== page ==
WIth 60-plus streams flowing from the surrounding mountains down into Lake Tahoe, you’d expect there to be waterfalls, and you’d be right. There are dozens of small-to-medium waterfalls and hundreds of cataracts within the Tahoe Basin. Many of the places where water gets vertical are far up on the mountains in places where few people ever see them.
But what about big waterfalls? Is there anything really spectacular to see?
If your yardstick for spectacular is based on Yosemite waterfalls, then the answer is no. Same if you’re comparing things to Yellowstone or Niagara Falls. But if you’re thinking about other waterfalls scattered across the country, then Tahoe’s biggest do a pretty good job by comparison.
What’s the biggest Tahoe waterfall?
Eagle Falls at Emerald Bay. (Yes, 200-foot Cascade Falls is definitely in the running for prettiest waterfall in Tahoe, but it is much less voluminous than Eagle falls. You can read about hiking to Cascade Falls here.)
|Cascade Falls is at the very bottom of the pic|
There is a lot of backcountry to the west of Emerald Bay, and all that snowmelt comes down in a rush when the sun starts to rise high in the spring. The river down from Eagle Lake to the highway is a constant, impressive cataract, and it is well worth hiking up to the lake just to see it. After that water rushes under the highway bridge, it tumbles off of two separate dropoffs for a grand total of about 210 feet. (For comparison, Niagra Falls, with really big-time-volume, is only 165 feet high).
|Upper Eagle Falls up close|
Before you go to see Eagle Falls, please consider that approaching it from the bottom has three big advantages. One, you get more exercise hiking down from the Vikingsholm’s parking lot. Two, you will see the grandest portion of the falls and see it from a great perspective. Three, you’re unlikely to die.
No joke, that. In their rush to see the falls on the fast plan, some people pull over on the highway up above and scramble over the rocks for a quick look at the falls from above. That is fine unless you fall, which people have done to the lasting regret of those who are left spending their vacation making funeral arrangements. The rocks are smooth and slippery, and they slope down, and there are also little “ball-bearing” rocks to speed your descent over the precipice. Just to make it even riskier, there is a nice mist getting things wet so the rocks will be even slipperier.
|Upper Eagle Falls from the most dangerous vantage point. Don't get swept away!|
Be safe. Park in the large Vikingsholm lot on the north side of the bay. Take a leisurely hike down the paved path to the castle and beach and then up the short path to the base of Eagle Falls. Bring a picnic lunch and eat on the beach. Take a tour of Vikingsholm while your at it. You’ll have a better, safer time, get some easy exercise (about 2 miles round trip) and get better pictures, too.
|Lower Eagle Falls from below - the safest viewing place down near the Vikingsholm castle|
A fun thing to do on the way back from Emerald Bay (assuming you came from the South Shore), is to stop at the Camp Rich Ice Cream Parlor for a treat. Or turn in toward the lake and drive to the Beacon Restaurant and have a drink out on the deck overlooking the water.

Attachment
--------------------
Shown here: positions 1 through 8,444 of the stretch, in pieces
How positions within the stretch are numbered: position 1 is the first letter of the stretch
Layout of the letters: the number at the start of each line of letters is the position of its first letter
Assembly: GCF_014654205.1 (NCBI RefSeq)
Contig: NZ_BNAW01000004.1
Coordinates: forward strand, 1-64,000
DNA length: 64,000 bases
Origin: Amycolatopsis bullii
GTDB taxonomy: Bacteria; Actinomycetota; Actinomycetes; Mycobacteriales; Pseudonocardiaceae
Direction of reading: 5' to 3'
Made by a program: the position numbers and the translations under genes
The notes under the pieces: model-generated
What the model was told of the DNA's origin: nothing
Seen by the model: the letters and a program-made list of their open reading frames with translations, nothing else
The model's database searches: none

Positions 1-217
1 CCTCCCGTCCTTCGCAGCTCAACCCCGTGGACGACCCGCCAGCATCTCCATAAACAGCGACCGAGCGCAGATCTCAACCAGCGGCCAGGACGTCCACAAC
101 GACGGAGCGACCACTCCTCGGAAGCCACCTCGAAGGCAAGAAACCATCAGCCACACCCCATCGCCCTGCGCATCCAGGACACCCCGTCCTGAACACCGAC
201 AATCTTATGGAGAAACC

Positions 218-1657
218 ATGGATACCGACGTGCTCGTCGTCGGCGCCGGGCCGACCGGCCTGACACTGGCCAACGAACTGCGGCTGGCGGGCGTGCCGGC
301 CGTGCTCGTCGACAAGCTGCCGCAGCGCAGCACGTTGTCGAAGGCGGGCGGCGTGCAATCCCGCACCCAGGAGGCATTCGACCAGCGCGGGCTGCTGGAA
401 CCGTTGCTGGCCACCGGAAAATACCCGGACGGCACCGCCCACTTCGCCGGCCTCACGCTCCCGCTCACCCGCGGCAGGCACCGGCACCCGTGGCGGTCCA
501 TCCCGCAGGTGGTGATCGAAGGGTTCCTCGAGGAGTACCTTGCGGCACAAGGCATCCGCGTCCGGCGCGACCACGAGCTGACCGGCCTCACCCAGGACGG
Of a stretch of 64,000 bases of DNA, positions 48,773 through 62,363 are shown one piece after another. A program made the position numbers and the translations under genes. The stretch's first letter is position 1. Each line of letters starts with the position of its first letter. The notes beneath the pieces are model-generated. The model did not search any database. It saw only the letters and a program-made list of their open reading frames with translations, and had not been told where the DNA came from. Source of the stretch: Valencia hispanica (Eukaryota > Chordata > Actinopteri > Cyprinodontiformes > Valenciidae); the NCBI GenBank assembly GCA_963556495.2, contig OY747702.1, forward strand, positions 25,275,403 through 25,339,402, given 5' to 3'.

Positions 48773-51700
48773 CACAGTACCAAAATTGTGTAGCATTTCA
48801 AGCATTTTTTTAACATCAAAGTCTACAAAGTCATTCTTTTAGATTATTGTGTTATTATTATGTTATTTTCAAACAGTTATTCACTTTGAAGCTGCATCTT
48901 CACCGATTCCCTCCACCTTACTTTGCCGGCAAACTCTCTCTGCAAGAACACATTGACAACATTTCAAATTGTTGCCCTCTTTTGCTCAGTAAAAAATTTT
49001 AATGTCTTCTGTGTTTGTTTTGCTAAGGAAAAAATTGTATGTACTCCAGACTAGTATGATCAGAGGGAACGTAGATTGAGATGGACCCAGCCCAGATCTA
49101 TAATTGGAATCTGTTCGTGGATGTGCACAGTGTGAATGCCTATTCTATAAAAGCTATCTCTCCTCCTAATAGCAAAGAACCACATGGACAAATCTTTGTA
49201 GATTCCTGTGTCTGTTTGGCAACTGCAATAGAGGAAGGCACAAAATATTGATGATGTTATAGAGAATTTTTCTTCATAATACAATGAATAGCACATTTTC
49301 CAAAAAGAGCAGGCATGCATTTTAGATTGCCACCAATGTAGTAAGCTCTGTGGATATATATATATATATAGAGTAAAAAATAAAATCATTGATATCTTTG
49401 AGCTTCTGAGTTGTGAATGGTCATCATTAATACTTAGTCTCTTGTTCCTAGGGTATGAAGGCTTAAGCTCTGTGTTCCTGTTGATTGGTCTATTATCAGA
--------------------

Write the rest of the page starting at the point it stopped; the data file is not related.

What is Tahoe’s second biggest falls?
Glen Alpine Falls is at the southwest end of Fallen Leaf Lake near Tahoe's South Shore. At 75 feet, it isn’t as high as Eagle Falls, but the river is as voluminous or maybe more, and it too is a fantastic picnic spot.
Glen Alpine Valley comes down from just below Lake Aloha and the Crystal Range behind and to the south of Mt. Tallac.
|The Crystal Range snowfields that feed Glen Alpine Falls|
To get to the falls, plug “Fallen Leaf Lake, South Lake Tahoe” into Google Maps. You may have to zoom in a bit before Fallen Leaf Road appears. The easiest way in is the route from Highway 89 near Kiva Beach and Camp Richardson. It’s a narrow, slow road, mostly paved but with lots of potholes. The road takes you through the forest and then, when it reaches Fallen Leaf Lake, shows you some of the world’s greatest views looking across the lake at Mt. Tallac.
The road winds back and forth and is only one lane wide in many places, so be sure to drive slowly. It goes to the end of the lake and then continues on toward the forest for the equivalent of a couple of blocks. Soon, the road rises up at a steep angle and brings you right next to the falls. There are small areas here and there where you can park on the side of the road. As with Eagle Falls, please watch your step! This falls is less dangerous, but you can still fall on the slippery rocks!
|Glen Alpine Falls runs into Fallen Leaf Lake, which drains|
into Taylor Creek, which in turn flows out to Lake Tahoe.
By the way, the road along Fallen Leaf Lake makes for a great bike ride, better on a mountain bike than a road bike due to the potholes. You can get there by riding the bike path that goes through the woods for several miles from South Lake Tahoe all the way out to Spring Creek Road. Between the beaches and Fallen Leaf Lake, you can have a great day. You can rent bikes at Anderson Bike Rentals near town.
By comparision, biking out to Emerald Bay is only for serious bicyclists. The highway is narrow, the switchbacks are steep, and the cars drive fast.
You will be smart to avoid both falls on weekends, especially in July and August. May and June are best after the snow melts off the road. (Fallen Leaf road is not plowed in the winter.) Going in the fall is beautiful, but the falls will have very little water.
The small little store at the end of Fallen Leaf Lake is also a good place to get a treat before you head back out.
Bring your camera and have fun!